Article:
First, get good deck builder

August 14, 2005|By Lynn Marie Honeywill

When Jeff and Leeann Ratnow bought their rehabbed Riverside Park rowhouse in 1998, they were delighted by the clear view of the Inner Harbor from its roof decks.

What the Ratnows couldn't see was the shoddy workmanship and faulty deck design that had damaged the roof, troubling the Ratnows with leaks for five years.

To reconstruct the decks and roof and twice rebuild their water-damaged living room cost them $25,000, a figure that doesn't include the thousands paid by their insurance company for mold abatement.

"The moral of the story is, get a good deck builder and a good roofer," said Jeff Ratnow.

Since at least 2000, rooftop deck permit applicants in Baltimore have been required to submit drawings signed by an engineer or architect licensed in Maryland "to assure the deck is structurally sound," said Michael Braverman, deputy commissioner for code enforcement for Baltimore Housing, a city agency.

The city inspects projects with permits during construction and for a final sign-off to ensure they are constructed according to code, Braverman said.

Some rooftop decks have never been inspected because they were built illegally.

"There are plenty of folks and builders out there who are building without permits," Braverman said.

The city has cracked down on illegal rooftop decks by analyzing aerial photographs taken in 2003 against permit data, said Braverman. Last year, letters were sent to 201 such homeowners without permits for their decks. Twenty-four of the cases have been referred for possible litigation.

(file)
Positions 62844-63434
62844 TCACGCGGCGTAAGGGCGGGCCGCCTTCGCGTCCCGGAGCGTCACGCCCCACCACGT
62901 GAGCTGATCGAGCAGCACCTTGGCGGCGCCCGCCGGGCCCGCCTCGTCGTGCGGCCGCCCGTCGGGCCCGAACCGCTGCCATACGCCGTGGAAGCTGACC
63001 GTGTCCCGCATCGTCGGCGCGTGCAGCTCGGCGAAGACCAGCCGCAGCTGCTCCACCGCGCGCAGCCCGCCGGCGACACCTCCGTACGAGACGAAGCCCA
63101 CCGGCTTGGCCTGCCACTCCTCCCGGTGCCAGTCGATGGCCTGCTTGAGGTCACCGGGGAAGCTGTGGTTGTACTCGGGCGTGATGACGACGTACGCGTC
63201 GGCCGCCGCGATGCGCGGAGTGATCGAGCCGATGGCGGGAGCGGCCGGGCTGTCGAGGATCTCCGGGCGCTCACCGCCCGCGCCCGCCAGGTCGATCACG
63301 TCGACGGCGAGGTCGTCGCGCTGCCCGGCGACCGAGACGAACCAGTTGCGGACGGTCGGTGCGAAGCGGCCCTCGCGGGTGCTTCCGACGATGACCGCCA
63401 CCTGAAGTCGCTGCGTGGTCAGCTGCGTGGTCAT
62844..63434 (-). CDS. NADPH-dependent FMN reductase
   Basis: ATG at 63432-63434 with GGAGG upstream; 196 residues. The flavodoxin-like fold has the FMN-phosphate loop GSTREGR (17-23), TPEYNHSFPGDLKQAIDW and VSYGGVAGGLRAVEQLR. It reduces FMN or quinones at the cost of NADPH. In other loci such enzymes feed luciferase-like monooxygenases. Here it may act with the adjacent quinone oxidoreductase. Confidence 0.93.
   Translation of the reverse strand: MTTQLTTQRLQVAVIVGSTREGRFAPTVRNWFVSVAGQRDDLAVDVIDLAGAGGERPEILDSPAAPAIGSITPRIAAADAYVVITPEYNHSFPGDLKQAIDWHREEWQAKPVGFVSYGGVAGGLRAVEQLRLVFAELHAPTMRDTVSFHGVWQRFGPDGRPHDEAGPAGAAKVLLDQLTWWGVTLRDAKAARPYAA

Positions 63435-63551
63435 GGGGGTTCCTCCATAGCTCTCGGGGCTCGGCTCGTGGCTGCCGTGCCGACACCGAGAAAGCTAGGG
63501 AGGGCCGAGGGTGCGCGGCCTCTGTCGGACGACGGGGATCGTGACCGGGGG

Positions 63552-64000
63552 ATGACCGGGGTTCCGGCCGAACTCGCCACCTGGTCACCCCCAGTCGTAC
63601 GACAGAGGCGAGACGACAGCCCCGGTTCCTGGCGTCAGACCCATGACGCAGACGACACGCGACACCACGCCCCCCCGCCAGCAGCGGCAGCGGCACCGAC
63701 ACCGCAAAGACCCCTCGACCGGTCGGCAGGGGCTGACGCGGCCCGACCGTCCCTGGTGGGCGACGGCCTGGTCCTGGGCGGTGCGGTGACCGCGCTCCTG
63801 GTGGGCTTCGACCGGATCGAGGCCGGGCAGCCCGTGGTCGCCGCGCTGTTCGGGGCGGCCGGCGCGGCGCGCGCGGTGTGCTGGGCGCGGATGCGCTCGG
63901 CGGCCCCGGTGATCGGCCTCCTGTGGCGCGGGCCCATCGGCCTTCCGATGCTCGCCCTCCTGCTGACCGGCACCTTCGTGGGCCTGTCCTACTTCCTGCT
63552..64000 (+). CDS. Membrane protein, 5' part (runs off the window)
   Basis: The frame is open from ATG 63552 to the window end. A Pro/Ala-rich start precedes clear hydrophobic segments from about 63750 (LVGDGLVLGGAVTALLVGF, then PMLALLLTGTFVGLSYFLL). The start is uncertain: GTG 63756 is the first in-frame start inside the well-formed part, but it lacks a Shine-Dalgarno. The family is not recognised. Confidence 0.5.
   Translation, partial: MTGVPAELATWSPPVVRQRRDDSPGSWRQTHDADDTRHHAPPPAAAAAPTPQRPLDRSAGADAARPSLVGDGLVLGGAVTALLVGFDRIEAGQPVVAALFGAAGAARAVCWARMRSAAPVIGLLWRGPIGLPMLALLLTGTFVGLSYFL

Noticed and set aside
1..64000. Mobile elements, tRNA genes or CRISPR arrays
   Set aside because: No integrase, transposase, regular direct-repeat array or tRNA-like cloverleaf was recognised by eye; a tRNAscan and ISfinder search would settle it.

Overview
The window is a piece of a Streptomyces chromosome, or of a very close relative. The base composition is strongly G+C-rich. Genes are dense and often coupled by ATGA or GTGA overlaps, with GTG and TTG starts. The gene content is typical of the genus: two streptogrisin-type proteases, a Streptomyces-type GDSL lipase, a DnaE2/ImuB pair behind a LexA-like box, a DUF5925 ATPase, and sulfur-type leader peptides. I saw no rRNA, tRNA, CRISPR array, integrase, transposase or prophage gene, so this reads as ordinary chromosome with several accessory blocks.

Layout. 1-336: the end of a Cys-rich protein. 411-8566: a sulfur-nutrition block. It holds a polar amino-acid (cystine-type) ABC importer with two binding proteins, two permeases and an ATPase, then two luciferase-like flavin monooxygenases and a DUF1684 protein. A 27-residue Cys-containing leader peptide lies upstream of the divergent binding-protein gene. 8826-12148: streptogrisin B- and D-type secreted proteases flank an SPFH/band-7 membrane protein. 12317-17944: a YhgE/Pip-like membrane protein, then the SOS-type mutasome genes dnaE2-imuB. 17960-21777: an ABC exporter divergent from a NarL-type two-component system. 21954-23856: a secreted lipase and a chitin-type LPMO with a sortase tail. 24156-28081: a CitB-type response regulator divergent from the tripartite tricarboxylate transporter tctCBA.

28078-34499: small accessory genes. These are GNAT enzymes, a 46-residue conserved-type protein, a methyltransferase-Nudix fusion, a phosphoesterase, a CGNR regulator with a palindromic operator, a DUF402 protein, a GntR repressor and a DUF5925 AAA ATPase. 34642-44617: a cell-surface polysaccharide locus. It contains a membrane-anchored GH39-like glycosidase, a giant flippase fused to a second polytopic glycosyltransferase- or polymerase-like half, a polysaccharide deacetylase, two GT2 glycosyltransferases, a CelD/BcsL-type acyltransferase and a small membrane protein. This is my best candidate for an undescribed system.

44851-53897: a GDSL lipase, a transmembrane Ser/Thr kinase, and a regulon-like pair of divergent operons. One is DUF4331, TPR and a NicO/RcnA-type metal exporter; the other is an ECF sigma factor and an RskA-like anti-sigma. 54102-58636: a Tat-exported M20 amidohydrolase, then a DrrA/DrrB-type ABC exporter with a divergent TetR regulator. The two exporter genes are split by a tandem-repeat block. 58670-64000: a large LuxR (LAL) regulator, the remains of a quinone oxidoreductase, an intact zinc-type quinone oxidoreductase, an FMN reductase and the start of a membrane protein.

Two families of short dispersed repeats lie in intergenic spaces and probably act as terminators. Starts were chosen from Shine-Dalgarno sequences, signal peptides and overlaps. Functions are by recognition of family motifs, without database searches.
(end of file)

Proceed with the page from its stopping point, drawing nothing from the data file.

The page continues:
The recipients were offered amnesty if they applied for the necessary permits. However, if a deck was built without a permit before a homeowner bought the home, the homeowner isn't required to obtain a permit unless obvious code violations exist, Braverman said.

The city may begin another round of aerial scrutiny for illegal rooftop decks next year, Braverman said. Even if a roof deck's plans are approved, its use might not comply with the code.

For instance, some builders and homeowners are installing bathrooms and wet bars in structures known as "doghouses" that shelter stairs from inside the house leading to a rooftop deck. Doghouses resemble minihouses on top of a deck.

But any amenity within a doghouse that provides more than roof access isn't legal, unless a variance is obtained, said Braverman. "A doghouse is not supposed to be habitable space. It's not a fourth floor," he said.

Baltimore Housing limits the size of doghouses to 25 percent of the house's roof area. This year, the city's Board of Municipal and Zoning Appeals put a tighter additional restriction on doghouses in roof deck cases it reviews: The structures must not exceed 75 total square feet.

- Lynn Marie Honeywill

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